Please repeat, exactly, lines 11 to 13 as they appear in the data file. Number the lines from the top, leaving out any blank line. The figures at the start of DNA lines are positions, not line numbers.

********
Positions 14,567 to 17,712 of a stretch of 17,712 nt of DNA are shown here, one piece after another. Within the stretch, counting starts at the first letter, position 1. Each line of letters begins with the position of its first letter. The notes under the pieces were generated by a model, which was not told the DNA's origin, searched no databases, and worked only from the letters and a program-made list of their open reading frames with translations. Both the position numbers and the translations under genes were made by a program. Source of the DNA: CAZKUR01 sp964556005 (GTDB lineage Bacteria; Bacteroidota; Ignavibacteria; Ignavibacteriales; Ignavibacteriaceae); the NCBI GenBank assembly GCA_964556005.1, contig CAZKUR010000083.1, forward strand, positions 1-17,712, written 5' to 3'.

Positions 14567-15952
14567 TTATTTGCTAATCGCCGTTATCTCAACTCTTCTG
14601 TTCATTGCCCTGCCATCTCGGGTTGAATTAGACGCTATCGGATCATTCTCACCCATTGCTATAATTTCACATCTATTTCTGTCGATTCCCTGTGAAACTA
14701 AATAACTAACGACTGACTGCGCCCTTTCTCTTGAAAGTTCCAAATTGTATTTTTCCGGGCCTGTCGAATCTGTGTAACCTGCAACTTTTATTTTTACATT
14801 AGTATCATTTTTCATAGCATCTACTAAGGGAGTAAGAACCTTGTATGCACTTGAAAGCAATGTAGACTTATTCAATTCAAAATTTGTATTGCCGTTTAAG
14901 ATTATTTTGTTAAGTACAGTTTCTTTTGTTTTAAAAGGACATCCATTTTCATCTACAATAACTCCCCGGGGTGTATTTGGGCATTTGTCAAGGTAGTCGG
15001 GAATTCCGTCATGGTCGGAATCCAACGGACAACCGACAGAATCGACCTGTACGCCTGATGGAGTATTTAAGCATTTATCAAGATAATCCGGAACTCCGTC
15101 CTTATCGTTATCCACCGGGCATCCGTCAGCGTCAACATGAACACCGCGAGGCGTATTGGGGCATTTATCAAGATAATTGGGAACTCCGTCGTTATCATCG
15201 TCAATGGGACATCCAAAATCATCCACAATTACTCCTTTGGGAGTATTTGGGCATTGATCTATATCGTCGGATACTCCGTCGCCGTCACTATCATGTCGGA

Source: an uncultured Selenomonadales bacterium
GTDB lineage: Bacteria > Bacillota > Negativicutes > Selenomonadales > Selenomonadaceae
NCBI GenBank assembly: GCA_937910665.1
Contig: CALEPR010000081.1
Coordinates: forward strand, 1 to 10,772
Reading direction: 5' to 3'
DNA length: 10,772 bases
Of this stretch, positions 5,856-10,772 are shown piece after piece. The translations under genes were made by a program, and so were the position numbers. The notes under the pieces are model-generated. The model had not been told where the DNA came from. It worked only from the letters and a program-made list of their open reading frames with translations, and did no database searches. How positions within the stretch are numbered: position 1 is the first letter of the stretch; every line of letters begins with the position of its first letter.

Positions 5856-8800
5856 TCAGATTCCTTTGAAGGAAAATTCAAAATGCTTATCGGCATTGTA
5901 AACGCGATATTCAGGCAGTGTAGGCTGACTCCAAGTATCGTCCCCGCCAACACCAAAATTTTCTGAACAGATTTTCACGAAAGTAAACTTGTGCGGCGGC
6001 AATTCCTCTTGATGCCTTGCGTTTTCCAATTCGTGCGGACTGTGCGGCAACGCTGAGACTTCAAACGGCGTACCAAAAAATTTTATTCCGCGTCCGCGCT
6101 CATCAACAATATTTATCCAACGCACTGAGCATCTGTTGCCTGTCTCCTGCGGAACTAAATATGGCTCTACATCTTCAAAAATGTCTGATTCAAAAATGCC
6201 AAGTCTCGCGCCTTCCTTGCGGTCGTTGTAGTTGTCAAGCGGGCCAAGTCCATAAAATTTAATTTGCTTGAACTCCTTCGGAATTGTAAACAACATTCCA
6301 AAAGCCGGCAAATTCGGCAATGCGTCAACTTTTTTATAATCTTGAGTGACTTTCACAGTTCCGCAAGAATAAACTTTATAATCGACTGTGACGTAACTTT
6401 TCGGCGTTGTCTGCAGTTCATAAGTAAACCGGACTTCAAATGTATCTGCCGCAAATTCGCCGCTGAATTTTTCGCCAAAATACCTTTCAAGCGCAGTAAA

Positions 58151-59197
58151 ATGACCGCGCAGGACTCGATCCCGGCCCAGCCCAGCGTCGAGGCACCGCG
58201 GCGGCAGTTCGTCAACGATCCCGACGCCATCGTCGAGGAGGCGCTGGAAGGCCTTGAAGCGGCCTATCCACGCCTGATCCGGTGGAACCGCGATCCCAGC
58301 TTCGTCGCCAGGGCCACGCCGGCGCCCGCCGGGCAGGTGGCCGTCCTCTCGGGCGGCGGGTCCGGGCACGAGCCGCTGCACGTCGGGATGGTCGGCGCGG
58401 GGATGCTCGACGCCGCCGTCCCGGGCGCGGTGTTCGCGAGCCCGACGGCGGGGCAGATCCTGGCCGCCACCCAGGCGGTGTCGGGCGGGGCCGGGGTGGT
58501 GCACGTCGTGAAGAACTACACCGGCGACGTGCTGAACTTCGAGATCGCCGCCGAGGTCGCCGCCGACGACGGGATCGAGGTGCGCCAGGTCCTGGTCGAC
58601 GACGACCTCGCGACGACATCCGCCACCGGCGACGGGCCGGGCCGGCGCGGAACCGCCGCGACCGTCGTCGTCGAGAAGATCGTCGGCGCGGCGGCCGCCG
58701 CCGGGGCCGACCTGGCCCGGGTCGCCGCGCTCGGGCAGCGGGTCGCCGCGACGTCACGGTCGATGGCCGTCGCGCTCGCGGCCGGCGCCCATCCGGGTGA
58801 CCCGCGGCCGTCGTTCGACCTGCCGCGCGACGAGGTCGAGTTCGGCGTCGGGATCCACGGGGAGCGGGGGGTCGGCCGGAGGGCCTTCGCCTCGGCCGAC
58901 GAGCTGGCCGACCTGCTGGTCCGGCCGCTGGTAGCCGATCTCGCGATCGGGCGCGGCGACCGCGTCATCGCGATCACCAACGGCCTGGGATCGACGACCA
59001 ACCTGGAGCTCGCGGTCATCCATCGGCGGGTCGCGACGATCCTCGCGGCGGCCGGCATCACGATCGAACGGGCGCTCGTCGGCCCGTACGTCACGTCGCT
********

Source: an uncultured Selenomonadales bacterium
GTDB lineage: Bacteria > Bacillota > Negativicutes > Selenomonadales > Selenomonadaceae
NCBI GenBank assembly: GCA_937910665.1